The Increasing Application of Antitrust Claims to Securities Transactions
By Peter M. Saparoff, Robert G. Kidwell, Joel D. Rothman, and Kevin C. Mortimer – February 25, 2016
Plaintiff investors have recently filed a growing number of class action cases against financial institutions alleging violations of U.S. antitrust laws. Notable cases have been brought concerning alleged manipulation of London Interbank Offered Rates (LIBOR), the metals markets, the credit default swap market, the market for U.S. Treasuries, and the foreign currency exchange market. See Consolidated Amended Complaint, In re Libor-Based Fin. Instruments Antitrust Litig., No. 1:11-md-02262 (S.D.N.Y. Apr. 30, 2012); Amended Consolidated Class Action Complaint, In re London Silver Fixing, Ltd., Antitrust Litig., No. 1:14-md-02573-VEC (S.D.N.Y. Apr. 17, 2015); Second Consolidated Amended Class Action Complaint, In re Credit Default Swaps Antitrust Litig., Complaint, No. 1:2013-md-02476 (S.D.N.Y. Apr. 14, 2014); Second Consolidated Amended Class Action Complaint, In re Foreign Exch. Benchmark Rates Antitrust Litig., No. 1:13-cv-07789 (S.D.N.Y. July 31, 2015) [hereinafter Complaint, In re ForEx]. These complaints allege that financial institutions committed antitrust violations of the Sherman Act, 15 U.S.C. §§ 1–3, and illegally manipulated the market price of commodities in violation of the Commodity Exchange Act, 7 U.S.C. § 13b.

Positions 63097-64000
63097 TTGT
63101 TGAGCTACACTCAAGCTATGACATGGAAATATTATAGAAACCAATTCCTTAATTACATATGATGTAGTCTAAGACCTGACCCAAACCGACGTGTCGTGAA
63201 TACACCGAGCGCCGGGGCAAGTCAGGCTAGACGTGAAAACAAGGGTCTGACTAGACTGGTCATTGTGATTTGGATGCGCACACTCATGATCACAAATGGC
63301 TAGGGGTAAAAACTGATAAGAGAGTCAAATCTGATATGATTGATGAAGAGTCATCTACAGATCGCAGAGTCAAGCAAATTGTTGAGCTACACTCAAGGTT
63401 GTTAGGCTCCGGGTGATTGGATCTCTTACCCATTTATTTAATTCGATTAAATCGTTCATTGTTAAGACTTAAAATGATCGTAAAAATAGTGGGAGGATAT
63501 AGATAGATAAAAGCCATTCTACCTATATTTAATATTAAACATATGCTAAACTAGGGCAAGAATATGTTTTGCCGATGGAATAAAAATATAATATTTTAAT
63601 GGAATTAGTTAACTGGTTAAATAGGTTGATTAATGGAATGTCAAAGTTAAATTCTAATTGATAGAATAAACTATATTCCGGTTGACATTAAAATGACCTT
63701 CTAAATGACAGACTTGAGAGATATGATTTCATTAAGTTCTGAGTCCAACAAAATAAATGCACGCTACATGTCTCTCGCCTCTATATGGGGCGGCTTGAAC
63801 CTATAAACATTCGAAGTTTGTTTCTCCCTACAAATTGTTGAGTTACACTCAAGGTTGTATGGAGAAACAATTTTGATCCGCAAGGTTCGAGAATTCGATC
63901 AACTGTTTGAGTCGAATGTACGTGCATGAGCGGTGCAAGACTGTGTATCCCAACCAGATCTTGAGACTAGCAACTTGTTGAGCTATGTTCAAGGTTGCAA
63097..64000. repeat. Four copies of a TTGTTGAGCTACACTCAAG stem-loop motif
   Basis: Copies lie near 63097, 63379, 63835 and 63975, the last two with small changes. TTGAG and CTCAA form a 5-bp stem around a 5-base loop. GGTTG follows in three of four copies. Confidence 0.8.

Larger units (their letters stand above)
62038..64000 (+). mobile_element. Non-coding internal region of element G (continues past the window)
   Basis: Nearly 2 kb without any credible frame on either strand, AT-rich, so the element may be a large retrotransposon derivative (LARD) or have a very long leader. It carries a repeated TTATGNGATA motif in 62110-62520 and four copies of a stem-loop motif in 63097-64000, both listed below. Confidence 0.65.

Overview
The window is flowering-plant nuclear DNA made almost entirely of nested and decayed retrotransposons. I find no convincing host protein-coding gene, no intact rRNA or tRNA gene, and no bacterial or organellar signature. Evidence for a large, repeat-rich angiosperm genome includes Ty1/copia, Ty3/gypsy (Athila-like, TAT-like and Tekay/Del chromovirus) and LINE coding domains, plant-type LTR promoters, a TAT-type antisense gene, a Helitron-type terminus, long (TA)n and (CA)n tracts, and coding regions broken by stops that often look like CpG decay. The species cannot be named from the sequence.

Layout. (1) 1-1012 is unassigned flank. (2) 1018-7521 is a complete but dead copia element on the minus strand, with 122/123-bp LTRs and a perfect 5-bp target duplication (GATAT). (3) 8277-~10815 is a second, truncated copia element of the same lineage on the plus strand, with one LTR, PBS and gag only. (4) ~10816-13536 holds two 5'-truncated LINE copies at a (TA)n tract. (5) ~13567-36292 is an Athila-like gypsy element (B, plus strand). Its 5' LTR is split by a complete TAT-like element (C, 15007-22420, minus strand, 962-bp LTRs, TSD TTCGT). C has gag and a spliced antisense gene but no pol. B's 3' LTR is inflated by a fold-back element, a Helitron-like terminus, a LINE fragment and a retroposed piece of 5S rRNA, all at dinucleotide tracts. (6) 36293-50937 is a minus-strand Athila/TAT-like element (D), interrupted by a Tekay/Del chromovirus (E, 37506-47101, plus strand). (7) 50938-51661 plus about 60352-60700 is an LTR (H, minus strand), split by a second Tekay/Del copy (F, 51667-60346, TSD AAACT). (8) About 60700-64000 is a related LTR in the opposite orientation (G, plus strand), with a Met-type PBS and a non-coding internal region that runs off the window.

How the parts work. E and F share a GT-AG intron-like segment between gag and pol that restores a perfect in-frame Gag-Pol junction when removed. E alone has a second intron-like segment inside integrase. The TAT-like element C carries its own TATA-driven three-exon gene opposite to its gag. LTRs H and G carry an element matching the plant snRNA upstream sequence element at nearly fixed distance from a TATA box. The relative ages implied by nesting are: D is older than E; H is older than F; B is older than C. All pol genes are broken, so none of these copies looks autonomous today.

While the allegations in the antitrust cases generally involve the activity of financial institutions, rather than securities issuers, counsel involved in securities litigation should be aware of these cases because they may represent an expansion in investor class action litigation with the potential for high-value settlements and high-stakes litigation. For example, settlements to date in In re ForEx have totaled over $2.2 billion.